The next morning, Yates and Marshall went off in the rain, continuing up the Nescopeck Path, an Indian trail that paralleled the east side of the Lehigh River, heading into unknown territory. I’m driving a similar route, PA 145 to PA 248, and I have to pause at the rugged, mountainous country that suddenly appears at Palmerton, about 10 miles north of the morning’s starting point. We’re heading into the Pocono Mountains.

Pressing farther northwest despite their exhaustion, the men crossed the Pohopoco Creek in waist-deep water near the Indian town of Pokopogchunk (modern town of Parryville). At this spot, the laboring Yates fell facedown into the swirling water. Marshall, who led the race, turned back to rescue the thrashing man while the observers on foot and on horseback lagged behind. As Marshall dragged the Yates to shore, the injured man scrubbed at his eyes, exclaiming that he couldn’t see. (His vision returned three days later, but Yates died within a year.) Without Yates, Marshall continued on, though he too was spent from the endeavor of scaling a mountain at a 45-degree incline at 1,700 feet. My car lumbers up the mountain too, past Penn’s Peak entertainment venue to a flat clearing at the top, an oasis.

Then, at 2 p.m. on September 20, 1737, Sheriff Timothy Smith of Bucks County pronounced the end of the “walk” for Edward Marshall, the lone finisher, at roughly the intersection between Maury Road and Route 903, a couple miles north of the Jim Thorpe memorial in Jim Thorpe, PA.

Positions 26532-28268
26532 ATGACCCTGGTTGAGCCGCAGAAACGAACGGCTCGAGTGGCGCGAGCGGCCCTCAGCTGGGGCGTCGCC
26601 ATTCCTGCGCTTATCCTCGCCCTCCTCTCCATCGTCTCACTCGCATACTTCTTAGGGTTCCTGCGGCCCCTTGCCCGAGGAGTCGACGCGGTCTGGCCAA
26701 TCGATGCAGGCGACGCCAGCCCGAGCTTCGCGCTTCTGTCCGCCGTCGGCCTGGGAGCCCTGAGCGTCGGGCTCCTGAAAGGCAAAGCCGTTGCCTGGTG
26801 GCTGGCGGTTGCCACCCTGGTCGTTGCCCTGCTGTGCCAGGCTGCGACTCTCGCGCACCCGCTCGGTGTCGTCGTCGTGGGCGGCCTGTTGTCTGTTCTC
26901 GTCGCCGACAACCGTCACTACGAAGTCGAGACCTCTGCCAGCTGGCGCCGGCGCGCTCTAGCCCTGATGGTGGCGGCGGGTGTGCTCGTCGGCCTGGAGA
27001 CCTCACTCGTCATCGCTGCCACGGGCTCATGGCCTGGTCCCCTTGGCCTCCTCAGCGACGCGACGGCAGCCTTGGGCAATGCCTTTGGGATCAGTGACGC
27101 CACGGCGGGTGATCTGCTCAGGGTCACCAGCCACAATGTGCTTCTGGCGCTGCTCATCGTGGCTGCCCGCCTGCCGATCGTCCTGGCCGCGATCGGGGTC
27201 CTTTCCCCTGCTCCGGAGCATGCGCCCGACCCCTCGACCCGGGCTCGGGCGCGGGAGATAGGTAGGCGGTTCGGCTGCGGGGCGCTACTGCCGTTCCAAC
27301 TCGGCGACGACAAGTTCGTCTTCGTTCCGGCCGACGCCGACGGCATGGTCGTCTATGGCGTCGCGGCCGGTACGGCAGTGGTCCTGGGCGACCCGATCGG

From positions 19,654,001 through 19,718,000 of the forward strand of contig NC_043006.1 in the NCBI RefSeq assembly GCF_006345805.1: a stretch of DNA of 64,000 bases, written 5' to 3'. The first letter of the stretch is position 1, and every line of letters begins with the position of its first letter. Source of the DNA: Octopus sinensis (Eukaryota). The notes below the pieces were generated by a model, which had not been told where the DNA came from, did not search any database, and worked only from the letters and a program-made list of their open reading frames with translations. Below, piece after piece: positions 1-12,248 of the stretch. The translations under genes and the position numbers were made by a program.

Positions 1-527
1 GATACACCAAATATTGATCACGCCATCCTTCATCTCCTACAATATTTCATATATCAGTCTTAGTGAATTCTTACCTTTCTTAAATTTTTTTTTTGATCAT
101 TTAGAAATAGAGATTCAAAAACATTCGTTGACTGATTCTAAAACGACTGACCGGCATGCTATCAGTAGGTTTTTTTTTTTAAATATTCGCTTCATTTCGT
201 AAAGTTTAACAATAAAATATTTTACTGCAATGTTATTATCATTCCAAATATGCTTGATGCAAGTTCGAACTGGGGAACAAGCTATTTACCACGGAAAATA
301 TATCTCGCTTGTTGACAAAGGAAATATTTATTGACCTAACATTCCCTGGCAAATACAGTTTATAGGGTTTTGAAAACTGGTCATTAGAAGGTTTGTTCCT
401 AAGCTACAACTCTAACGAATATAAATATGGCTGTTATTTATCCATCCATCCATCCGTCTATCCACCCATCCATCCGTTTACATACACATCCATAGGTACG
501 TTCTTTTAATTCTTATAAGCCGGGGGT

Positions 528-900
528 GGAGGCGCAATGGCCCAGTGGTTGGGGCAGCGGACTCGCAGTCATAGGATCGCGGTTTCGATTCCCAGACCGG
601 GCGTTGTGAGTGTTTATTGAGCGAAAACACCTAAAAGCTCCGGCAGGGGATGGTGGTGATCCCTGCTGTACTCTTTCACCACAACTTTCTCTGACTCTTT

All told, the Walking Purchase won for the Penn heirs approximately 1,200 square miles of lands rich in game, arable land, and other natural resources. Marshall never did receive his reward of 500 acres of land in the new territory; and when he presented himself to Thomas Penn, he was offered a payoff of five British pounds instead.

At the same time, the Indians never forgot the fleet-footed political pawn who had cost them their prime hunting lands. By the time Marshall settled near the Delaware Water Gap in 1752 with his family, most of the Lenape Indians had been forced to the Ohio River Valley, near Pittsburgh. During the French and Indian War, when the Lenape returned to their homelands to avenge their mass eviction, Marshall’s wife paid the ultimate price for wrongs done to the Indians.

As I’m driving back down the mountain, heading for home, traffic signs indicate this is a prime spot for falling rock and runaway 18-wheelers. Frankly, I’m exhausted from driving the route in a rugged Jeep, and I can only marvel at Marshall’s fitness, perseverance, and the brute strength and sheer fortitude he had to pause a moment to save his competitor’s life before claiming victory for himself. Far from a “walker,” Marshall was surely a colonial Olympian.